The city of Ujjain is more than 5000 years old. Ujjain is mentioned in Buddhist literature as one of the four great powerful cities along with Vatsa, Kosala and Magadha with its capital as Avanti. It's religious importance extends to being one of the the fifty one Shaktipeethas ( places of worship devoted to goddess Shakti). It rests in the banks of the holy river Shipra. Ujjain is known by many names like Ujjaini, Avanti, Pratikalpa, Vishala, Kumudhati, Kushsthali, Chudamani, Kanak Srange, Padmavati. The religious text, Skanda Purana records the existence of 84 Mahadevas, 64 Yoginis, eight Bhairavas and six Vinayak temples in Ujjain. Ujjain is flanked by the shipra river to one side. The river has many Ghats for people of different sects to worship, from religious sects to the mystics.
It also mentions the Kaal Bhairav temple in its Avanti Skanda chapter. The followers of Kapalika and Aghora sects used to worship Lord Shiva here. People offer liquor as part of the worship. The Kalbhairava Temple is believed to be associated with the cult of Tantra, an unorthodox secret cult with strong black magic overtones. Ujjain and Bherugarh are also darkly known for these practitioners of occult and the dubious cremation grounds, peppered with the tales of king Vikramaditya and vampire spirit Betaal.
Ujjain lies in the Malwa plateau in central India at an average elevation of 500 mts. The river Shipra borders a side of the city. The landscape slopes towards the north and is covered with black stony soil. The main crops grown here are Soybean, wheat, jowar and bajra and the vegetation is sparse with thorny trees like Babul and Acacia. The region is one of the prominent centres of Opium production in the world. Behrugarh is situated about 6 kms north of Ujjain,across the bend of river Shipra. It is embraced by another looping bend of the river. The landscape grows more spacious and agricultural between the city limits of Ujjain and the beginnings of Behrugarh. Once the river is crossed and Behrugarh is entered, a huge wall of the Behrugarh jail looks down upon the entrant.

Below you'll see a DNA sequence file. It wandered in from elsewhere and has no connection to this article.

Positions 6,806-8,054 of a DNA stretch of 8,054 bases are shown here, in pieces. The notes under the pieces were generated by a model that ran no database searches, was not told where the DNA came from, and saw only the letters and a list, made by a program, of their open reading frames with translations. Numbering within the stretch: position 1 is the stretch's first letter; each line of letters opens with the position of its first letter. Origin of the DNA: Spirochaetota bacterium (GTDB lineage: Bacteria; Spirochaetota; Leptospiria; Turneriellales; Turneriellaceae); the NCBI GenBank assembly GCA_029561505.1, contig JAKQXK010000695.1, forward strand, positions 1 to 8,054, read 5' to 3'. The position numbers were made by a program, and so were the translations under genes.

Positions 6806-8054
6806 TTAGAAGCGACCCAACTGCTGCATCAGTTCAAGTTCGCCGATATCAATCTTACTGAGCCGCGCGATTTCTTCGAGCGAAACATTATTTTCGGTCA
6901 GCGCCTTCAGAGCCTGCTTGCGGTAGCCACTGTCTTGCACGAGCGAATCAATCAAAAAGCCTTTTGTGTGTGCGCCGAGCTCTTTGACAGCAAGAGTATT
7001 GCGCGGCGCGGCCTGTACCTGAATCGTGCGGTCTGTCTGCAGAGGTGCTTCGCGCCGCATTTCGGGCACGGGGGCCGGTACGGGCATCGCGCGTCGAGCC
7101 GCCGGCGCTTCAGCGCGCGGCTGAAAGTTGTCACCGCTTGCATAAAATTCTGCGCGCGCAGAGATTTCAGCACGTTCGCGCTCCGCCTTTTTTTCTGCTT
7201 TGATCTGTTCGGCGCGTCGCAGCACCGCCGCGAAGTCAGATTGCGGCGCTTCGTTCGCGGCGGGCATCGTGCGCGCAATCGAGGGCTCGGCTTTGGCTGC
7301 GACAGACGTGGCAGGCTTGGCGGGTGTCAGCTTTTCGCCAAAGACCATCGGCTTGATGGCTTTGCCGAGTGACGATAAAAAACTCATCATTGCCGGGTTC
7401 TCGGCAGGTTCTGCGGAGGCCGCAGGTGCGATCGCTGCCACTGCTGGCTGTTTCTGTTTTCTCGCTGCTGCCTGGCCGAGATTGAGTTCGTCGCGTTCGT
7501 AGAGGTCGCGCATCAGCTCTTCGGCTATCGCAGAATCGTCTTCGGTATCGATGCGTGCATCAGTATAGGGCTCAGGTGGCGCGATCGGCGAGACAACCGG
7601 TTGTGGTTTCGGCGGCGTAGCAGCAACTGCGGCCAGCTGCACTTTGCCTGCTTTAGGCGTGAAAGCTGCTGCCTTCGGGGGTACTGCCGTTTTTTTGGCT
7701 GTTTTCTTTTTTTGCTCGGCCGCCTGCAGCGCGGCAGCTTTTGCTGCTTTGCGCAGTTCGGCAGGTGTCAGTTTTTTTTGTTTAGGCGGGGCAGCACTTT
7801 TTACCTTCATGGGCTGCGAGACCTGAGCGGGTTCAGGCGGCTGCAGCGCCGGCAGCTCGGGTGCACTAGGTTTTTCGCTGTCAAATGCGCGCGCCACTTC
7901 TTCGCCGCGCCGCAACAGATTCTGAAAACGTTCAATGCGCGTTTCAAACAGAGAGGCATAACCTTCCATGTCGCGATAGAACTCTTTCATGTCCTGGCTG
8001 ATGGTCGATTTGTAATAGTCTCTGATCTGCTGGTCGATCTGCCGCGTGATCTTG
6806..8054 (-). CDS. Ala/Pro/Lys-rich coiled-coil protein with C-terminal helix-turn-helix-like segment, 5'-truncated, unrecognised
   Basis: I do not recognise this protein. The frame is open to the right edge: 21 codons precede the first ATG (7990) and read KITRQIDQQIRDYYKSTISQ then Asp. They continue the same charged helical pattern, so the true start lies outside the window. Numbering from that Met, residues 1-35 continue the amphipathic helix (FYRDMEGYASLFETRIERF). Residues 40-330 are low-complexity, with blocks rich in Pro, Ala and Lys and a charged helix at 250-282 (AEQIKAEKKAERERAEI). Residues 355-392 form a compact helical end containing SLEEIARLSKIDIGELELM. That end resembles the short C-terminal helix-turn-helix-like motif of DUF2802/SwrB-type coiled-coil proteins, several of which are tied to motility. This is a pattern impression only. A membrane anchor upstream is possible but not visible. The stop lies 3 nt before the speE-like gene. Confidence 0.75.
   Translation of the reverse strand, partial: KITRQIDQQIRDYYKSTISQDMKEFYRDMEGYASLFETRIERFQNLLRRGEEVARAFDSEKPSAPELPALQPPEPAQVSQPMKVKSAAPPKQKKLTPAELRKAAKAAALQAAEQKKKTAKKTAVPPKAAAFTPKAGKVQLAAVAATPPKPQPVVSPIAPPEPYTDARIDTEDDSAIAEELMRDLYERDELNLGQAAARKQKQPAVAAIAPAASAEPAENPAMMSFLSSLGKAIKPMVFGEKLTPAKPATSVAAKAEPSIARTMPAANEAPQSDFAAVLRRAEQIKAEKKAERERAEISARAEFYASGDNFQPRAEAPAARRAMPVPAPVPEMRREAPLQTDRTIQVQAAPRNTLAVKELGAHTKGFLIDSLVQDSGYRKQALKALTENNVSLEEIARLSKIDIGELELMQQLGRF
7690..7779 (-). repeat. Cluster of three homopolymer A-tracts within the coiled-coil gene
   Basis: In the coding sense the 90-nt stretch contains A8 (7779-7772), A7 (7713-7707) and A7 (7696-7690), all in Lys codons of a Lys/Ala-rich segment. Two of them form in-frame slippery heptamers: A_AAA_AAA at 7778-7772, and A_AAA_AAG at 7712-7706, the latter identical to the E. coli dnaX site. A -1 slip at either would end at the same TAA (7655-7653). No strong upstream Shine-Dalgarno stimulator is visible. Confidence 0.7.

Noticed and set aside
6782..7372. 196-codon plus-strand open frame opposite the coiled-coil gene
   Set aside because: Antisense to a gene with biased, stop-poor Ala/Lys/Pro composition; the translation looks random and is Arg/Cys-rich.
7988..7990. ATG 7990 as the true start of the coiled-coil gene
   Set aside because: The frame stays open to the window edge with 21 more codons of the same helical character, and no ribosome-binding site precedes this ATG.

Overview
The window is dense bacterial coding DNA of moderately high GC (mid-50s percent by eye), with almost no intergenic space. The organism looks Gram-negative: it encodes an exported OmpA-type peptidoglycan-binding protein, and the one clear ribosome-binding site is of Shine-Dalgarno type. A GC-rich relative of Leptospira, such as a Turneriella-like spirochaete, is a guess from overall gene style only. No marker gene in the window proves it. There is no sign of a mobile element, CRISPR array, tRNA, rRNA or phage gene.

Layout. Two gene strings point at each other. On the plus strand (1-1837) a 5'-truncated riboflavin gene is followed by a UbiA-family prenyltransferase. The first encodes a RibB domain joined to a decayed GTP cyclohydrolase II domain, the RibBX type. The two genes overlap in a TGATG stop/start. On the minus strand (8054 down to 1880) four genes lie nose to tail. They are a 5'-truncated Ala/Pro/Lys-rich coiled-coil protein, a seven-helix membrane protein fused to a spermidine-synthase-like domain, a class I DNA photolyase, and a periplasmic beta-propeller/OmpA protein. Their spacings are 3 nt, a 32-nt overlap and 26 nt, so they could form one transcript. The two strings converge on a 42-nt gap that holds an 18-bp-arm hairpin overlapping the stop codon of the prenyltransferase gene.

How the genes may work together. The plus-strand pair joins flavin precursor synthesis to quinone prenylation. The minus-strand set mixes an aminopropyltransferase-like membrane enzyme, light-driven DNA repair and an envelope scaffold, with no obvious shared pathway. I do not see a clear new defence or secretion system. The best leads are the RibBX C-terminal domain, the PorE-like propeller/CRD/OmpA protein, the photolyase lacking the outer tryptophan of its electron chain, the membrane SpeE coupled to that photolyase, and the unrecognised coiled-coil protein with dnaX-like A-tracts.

Ujjain experiences a harsh summers peaking upto a temperature of 45Â°C. The hot Loo winds worsens the heat and adds to the discomfort. The daytime temperatures in the winter months typically fall to 20Â°C, though it may drop to sub zero in the night. The monsoons bring relief during late June till September. October is generally warm with high amounts of humidity left by the rains during the former months.
Ujjain is a major agricultural and textile trade centre. Being the district headquarters, it is well endowed with the basic infrastructure. It is well connected by rail directly to major Indian cities through the Western Railways. The strong road network is connected to Indore through SH-27 and SH-18. It has no national highway connectivity.
Ujjain receives electricity from the Gandhi Sagar Dam on Chambal River. The flourishing industries here are cotton ginning and milling, oilseed milling, hand weaving and the manufacture of metal ware, tiles, hosiery, confectionery, strawboard and batteries.The Ujjaini suburb of Behrugarh is well known for its chippas or dyers and printers.
Ujjain brims with great examples of ancient temple architecture. The dominant Maratha rule in the beginning of the 17th century is what gave birth to a culture of temple architecture. The Jyotirling Mahakaleshwar and Har Siddhi temples were re-constructed during this period. Another temple, Gopal Mandir, now situated in the main market was also constructed during that period.
This period saw the blend of two different styles - Maratha and Malwa. The examples of Maratha style are found in the temples of Ram Janardan, Kal Bhairava, Kalpeshwar and Tilakeshwar, while the traditional Malwa style can be seen in the Sandipani Ashram and in many large houses of the local seths/affluent men. In the Maratha period, the art of woodwork also developed as a skillful craft. They adorned the galleries and balconies of this period.